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When I was growing up, I didn’t want to be the helpless princess in a tower waiting for someone to come rescue me. I wasn’t the Maid Marion or Snow White type. You’d never catch me in the forest chillin’ with the animals and singing “someday my prince will come.” Well, actually I did do that once, but it was straight parody. I wanted to be Robin Hood—or at the very least one of the Merry Men, the knight slaying the dragon, the spy defeating the despot, the rebel saving the galaxy from the Empire. I don’t meant to say that I wanted to be a dude—that was never the case. I grew up with brothers and cousins and now I have sons, and I am more convinced than ever that boys have cooties. But, in my mind, I could be a girl and a hero.
I credit this sensibility to my healthy diet of stories with strong female characters. For every helpless Disney princess, there was Eowyn, Wonder Woman, Joan of Arc, or Judith (who lobbed off Holofernes’ head in the Bible). Plus, God made man and woman equal, both in God’s image and likeness, and there were tons of kick-butt heroines in the Bible.
The Star Wars franchise portrays strong women in various ways throughout their movies. I particularly appreciated the roles of the Rogue One ladies. Lyra Erso was a wife and mother who believed deeply in the Force and tried to prepare her daughter for the likely return of Imperial baddies. When Director Krennic came and threatened her family, she didn’t cower. She died trying to protect her husband and daughter. Mon Mothma is the leader of the Rebel Alliance. She is a politician—a Senator of the former Republic—not a warrior, but a strong leader who tries to uphold a democratic process, even in the midst of the chaos of rebellion. Her strength is calm reason that helps keep people organized and grounded.
Then there’s Jyn. Essentially orphaned as a young girl and raised by an over-the-top rebel who, at times lost sight of what was right in the effort to defeat the Empire. Jyn simply tries to survive, not rebel. Perhaps she was disillusioned by knowing that her father was building a weapon of mass destruction for the Empire and by the corruption of the rebellion. But, when she learned that her father had been systematically betraying the Empire, her hope was renewed and she joined the fight. Her faith in her father and her desire to honour him by carrying out his plan was her strength. She became trusting, impassioned, hopeful, and committed; her sincerity was the spark that the rebels needed to obtain the plans to the Death Star. She was a terrific warrior willing to sacrifice everything for what she believed in.
But the gal who redefined for me what it was to be a princess of awesomeness was Leia. She wasn’t perfect, but she was an integral member of the rebellion against the Empire, the Force was strong with her, and she was brave and feisty. She risked her life, staying behind when Darth Vader caught up with the rebels so that she could ensure the safety of the plans to the Death Star, loading them and her famous hologram into R2D2. She knew she would be caught, and perhaps tortured, but made the safety of the galaxy more important than her own. She was way better with a blaster than any Stormtrooper (which I guess isn’t saying much), knew her way around a diplomatic situation, and wasn’t afraid to engage in battle.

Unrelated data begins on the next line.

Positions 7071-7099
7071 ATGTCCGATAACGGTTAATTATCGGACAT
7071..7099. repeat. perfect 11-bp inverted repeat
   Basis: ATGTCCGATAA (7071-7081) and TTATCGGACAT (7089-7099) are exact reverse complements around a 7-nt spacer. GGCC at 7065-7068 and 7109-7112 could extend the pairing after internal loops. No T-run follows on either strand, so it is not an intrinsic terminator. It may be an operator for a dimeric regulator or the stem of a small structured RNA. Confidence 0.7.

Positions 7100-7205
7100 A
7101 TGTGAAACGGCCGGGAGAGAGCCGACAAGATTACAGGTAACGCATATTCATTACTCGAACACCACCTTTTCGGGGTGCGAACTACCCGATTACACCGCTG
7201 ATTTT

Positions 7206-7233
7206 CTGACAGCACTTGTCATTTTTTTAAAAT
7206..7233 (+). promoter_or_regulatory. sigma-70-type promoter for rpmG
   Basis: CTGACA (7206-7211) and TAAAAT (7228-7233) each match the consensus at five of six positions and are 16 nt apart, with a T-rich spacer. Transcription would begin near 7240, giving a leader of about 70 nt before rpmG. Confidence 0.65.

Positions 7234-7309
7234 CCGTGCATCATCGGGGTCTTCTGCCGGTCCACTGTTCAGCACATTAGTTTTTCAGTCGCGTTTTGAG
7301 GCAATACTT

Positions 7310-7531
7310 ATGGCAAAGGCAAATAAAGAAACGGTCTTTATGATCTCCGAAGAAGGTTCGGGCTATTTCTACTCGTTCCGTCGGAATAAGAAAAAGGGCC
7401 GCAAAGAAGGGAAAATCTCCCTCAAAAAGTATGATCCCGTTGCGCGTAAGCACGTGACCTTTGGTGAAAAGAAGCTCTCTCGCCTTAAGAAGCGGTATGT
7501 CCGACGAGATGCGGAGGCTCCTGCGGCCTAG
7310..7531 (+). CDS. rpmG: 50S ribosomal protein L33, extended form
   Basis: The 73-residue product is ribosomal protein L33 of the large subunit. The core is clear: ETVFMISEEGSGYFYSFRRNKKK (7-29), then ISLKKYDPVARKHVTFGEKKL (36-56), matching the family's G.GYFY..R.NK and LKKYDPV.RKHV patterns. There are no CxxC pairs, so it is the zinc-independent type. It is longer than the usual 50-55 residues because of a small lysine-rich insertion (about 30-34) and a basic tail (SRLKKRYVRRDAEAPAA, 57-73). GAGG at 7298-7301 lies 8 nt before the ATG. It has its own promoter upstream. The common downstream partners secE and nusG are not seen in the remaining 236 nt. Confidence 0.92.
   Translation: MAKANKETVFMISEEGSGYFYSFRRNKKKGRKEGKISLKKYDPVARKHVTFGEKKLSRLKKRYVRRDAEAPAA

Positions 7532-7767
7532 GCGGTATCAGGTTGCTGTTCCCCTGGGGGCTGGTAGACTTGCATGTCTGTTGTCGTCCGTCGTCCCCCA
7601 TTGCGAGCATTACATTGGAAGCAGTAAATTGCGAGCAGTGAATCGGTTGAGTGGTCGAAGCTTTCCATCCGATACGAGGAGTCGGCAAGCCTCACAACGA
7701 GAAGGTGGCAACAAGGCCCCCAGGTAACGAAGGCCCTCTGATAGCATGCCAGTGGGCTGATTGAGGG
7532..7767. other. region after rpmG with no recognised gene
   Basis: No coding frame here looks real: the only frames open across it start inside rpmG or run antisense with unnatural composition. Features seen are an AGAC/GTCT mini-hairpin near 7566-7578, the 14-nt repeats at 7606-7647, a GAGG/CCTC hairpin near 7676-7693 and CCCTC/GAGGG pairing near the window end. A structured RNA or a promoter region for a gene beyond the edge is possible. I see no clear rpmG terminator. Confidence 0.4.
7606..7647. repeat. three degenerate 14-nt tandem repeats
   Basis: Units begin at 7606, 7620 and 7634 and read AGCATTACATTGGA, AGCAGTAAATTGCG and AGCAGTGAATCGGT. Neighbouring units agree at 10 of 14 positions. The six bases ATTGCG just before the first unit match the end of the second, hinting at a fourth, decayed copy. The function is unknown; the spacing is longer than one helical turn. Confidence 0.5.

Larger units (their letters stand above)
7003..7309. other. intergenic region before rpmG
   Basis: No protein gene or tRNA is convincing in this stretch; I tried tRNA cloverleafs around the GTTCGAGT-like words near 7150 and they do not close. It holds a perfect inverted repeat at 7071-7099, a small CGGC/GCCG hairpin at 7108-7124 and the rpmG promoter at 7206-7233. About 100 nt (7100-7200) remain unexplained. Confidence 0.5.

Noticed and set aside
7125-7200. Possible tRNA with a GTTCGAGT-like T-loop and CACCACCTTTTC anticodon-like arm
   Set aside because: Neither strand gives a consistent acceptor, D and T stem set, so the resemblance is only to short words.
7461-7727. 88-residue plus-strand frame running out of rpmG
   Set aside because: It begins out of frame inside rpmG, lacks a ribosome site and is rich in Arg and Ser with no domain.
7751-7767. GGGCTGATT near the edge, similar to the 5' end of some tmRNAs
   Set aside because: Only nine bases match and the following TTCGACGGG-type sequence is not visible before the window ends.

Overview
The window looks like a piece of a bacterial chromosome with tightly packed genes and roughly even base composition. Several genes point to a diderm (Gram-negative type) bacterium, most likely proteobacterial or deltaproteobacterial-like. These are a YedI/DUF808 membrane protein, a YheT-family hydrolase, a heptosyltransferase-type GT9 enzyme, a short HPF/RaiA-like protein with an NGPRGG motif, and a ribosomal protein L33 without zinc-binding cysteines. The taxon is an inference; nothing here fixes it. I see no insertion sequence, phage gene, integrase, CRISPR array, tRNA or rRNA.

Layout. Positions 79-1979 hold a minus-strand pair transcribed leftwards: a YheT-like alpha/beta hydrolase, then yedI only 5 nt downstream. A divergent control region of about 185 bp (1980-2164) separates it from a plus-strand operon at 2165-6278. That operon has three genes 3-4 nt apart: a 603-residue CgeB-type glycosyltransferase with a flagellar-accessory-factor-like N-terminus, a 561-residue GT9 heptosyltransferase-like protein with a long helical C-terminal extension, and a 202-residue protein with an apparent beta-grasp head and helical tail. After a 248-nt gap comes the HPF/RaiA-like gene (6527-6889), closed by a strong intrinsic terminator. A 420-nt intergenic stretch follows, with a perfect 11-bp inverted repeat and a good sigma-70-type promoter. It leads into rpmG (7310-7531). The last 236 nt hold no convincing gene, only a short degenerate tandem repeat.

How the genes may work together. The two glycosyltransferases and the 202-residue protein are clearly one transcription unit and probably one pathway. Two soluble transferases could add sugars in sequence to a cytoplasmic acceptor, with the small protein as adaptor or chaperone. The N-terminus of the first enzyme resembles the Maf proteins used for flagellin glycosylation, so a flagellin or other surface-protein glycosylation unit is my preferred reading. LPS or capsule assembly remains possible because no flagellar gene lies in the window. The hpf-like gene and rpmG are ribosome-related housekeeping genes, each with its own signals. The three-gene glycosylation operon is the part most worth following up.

When Han was frozen in carbonite and shipped off to Jabba the Hut, Leia developed a plan to save him which put her in direct danger again, resulting in her capture and unfortunate wardrobe change. She used the chains that were meant to shame her to kill Jabba and helped blind Han and the small group of rebels to escape.
Now that’s a lady to be reckoned with.
I could only mourn with her as she bore the loss of her son and the disappearance of her brother in The Force Awakens with strength and dignity. She never became paralyzed by her circumstances no matter how bad they became. With Carrie Fisher’s recent death, we mourn the loss of a beloved actor and the loss of an inspiring character (though Leia will live on in Episode VIII). It is these types of women who inspire me.
I’m glad that as long as the Star Wars franchise continues to make movies, every little girl who has the heart of a warrior will have a place to draw inspiration from. And as a mother of boys, I’m thrilled that they are seeing women in authority and capable of accomplishing the same things that any man can. I’m glad that they are not threatened by, but respectful of strong women and that they might look for companionship in a princess like Leia.
And while I may never have the opportunity to test my mettle in battle, the ladies of Star Wars encourage me to be brave and valiant in whatever circumstances I might find myself in… and ready for rebellion if it should become necessary.